Mancini dies by the sword of Damocles

Manchester City have summarily sacked Roberto Mancini. FourFourTwo.com Editor Gary Parkinson on the Greek tragedy of the Italian at the Etihad...

In the end, the only surprise was the time of death. Many had suspected that Manchester City would pull the plug on their support machine for Roberto Mancini, but few suspected it would be with two league games left to play. At least Roman Abramovich waited until the end of the season to have Carlo Ancelotti sacked in a corridor.

Few in football will be glad to see the back of the urbane Mancini, and there are a great many City fans who will howl at the blue moon over the sudden demise of "Bobby Manc". But not many will be shocked by it. City have an agenda, and some might say the daggers have been drawn for the manager since December 4th, when the club's decrepit Champions League campaign wheezed into an early grave.

True, City were unlucky to be drawn in a Group of Death with the champions of Spain (Real Madrid), Germany (Borussia Dortmund) and the Netherlands (Ajax), but their abject return of three points from six games was the worst by an English team in the Champions League, eclipsing Blackburn's hapless attempt in 1995: like Rovers, City were out by Christmas.

Where did it all go wrong? Mancini watches City crash out at Dortmund

Fourth place in Group D meant Mancini didn't even get a tilt at the consolation bauble of the Europa League. There were those who thought this a blessing in disguise, clearing the way for a determined defence of their Premier League title against a resurgent Manchester United. But five days after that dismal night in Dortmund ended their European adventure, United won 3-2 at the Etihad to go six points clear at the top. City never caught them, nor even looked likely to do so.

The manner of City's home defeat to United cut like a knife. The visitors had gone two up through Wayne Rooney, once briefly a City target until his Old Trafford contract was extended, but Mancini's men had battled back to parity through Yaya Toure and Pablo Zabaleta – until they were defeated in injury time by a deflected shot from Robin van Persie.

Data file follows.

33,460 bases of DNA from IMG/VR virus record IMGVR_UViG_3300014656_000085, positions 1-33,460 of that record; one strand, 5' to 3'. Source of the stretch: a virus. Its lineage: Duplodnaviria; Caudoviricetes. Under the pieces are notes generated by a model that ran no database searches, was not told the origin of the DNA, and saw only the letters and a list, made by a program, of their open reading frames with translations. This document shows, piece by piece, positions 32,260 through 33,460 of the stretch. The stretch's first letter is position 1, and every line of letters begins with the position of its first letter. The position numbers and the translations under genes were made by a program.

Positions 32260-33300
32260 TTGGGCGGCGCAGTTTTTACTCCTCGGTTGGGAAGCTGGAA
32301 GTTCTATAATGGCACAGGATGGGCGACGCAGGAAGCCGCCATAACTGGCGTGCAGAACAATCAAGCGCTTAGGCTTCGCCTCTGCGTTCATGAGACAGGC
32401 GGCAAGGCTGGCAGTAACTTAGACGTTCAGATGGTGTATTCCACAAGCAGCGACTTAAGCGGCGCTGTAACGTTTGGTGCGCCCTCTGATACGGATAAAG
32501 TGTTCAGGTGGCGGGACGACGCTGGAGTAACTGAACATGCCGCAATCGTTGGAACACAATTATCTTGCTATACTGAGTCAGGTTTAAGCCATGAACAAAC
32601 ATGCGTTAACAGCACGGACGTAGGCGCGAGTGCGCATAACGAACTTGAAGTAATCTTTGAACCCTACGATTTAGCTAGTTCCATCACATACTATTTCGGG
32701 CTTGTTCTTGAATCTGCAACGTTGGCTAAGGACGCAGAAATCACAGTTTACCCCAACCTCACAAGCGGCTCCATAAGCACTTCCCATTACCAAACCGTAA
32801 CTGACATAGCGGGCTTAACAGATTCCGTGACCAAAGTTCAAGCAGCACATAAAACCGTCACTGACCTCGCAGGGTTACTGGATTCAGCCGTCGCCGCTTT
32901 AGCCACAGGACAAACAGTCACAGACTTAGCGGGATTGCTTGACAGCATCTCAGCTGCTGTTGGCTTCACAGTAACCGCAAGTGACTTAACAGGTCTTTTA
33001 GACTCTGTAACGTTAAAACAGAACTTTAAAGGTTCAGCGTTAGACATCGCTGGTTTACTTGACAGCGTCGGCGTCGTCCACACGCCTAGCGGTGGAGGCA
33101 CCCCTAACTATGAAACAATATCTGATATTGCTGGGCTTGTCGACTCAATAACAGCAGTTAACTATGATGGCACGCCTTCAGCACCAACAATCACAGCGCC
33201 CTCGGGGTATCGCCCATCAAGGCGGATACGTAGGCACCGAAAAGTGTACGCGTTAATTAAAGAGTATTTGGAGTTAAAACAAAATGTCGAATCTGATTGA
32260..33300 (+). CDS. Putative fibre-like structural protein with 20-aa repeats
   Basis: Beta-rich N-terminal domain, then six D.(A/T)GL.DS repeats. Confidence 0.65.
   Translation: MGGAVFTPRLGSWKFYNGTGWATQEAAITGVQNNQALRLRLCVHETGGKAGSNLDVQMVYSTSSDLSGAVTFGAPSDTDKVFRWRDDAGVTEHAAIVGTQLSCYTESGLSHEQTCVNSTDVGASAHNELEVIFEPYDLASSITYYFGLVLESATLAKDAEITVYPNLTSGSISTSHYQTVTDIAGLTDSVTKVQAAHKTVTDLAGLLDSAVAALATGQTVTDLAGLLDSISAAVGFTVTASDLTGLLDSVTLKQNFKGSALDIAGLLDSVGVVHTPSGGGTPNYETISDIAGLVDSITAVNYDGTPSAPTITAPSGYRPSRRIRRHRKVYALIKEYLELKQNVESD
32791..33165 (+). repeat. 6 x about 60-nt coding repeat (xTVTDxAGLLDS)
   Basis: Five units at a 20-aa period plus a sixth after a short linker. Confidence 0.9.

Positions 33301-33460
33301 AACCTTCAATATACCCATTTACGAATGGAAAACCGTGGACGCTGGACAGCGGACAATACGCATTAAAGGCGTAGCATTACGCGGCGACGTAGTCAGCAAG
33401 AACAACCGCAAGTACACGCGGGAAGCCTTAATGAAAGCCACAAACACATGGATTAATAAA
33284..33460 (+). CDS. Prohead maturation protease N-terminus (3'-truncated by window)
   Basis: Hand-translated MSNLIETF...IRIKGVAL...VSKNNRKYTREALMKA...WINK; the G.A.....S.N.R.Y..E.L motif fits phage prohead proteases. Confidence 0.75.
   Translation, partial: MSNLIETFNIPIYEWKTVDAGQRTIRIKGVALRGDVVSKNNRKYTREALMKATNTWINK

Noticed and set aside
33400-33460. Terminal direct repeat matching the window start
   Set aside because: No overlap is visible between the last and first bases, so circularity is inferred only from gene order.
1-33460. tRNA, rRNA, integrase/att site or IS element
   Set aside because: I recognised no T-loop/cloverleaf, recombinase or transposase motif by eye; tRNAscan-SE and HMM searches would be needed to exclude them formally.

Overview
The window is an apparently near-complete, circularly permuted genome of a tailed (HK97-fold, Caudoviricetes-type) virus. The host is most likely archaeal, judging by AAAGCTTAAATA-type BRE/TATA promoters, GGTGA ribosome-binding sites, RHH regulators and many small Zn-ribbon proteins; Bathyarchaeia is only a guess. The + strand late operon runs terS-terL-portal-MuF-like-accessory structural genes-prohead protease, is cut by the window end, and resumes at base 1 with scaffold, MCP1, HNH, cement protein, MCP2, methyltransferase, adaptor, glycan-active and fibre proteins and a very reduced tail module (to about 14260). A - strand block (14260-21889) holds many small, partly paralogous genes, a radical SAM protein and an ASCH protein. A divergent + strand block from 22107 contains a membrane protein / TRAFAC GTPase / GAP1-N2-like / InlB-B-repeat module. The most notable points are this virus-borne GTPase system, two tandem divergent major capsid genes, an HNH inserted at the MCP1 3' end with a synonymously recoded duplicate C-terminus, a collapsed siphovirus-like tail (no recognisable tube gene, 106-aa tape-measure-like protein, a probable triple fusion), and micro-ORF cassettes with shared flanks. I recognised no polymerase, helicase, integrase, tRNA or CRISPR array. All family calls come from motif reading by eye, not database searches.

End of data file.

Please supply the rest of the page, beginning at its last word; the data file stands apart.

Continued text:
Mancini made no bones about his summer pursuit of the Dutchman, but again United had outmuscled their upstart neighbours. True, the Old Trafford top brass had rescinded their long-term plan not to spend big on players whose contracts would take them beyond the age of resale value, but Van Persie was a special case. And once Manchester United were interested, he was only going to one club.

That wasn't the way City wanted it to be. A club in a hurry, they wanted the Premier League title to foreshadow their elevation to the level of European super-club. Instead, they found themselves outmanoeuvred in the transfer market, oil money unable to compete with the perceived establishment. Mancini may have won a league, but he's no Alex Ferguson. The fact that nobody is didn't save the Italian.

And so he is ejected from the hot seat, just as he had been at Internazionale, where he had also found himself failing to meet the expectations of continental success. At least at Inter he retained the league title, albeit in the aftermath of the Calciopoli scandal which weakened their rivals. But still Massimo Moratti turned to Jose Mourinho, who combined domestic domination with a continent-conquering campaign in the Champions League.

He's behind you: Mourinho and Mancini

That is the level of achievement for which Manchester City are striving, and they will seek a suitable man to take them there. And although the fans have been foursquare behind their man, Mancini must have known what he was letting himself in for when he took the job. After all, he was appointed on the day his predecessor Mark Hughes was sacked, two hours after a bizarre 4-3 home win over Sunderland following which the Welshman, clearly knowing his impending doom, waved a forlorn farewell to the fans.

At that point, City were sixth; they finished fifth, then third, then top. Second is no longer sufficient. According to a club statement, "the club had failed to achieve any of its stated targets this year, with the exception of qualification for next season's UEFA Champions League."

On that day in December 2009, as Hughes waved goodbye to the City fans, one of those watching on from the stands was Roberto Mancini. Like Damocles the courtier in the old Greek tale, Mancini was only too happy to assume the throne and be surrounded by opulence; but whereas Damocles had to sit below a sword suspended by a single horsehair, the unveiled threat hanging over Mancini was that he must take Manchester City ever forward.

Football is not life and death, thankfully. But in a true Greek tragedy, a once great hero suffers a downfall, and while managing a team to the Premier League title may not be "heroic" in the tabloid sense, it was certainly enough to elevate Mancini into Man City folklore. But when he failed to maintain momentum, winning the title 12 months previously was no defence, just as it hadn't been for Ancelotti at Chelsea.

Along with Mourinho and Manuel Pellegrini, Ancelotti may now be on the shortlist of men to replace Mancini. But whoever takes the job had better keep the club kicking onwards, and beware the sword ever hanging over their head.

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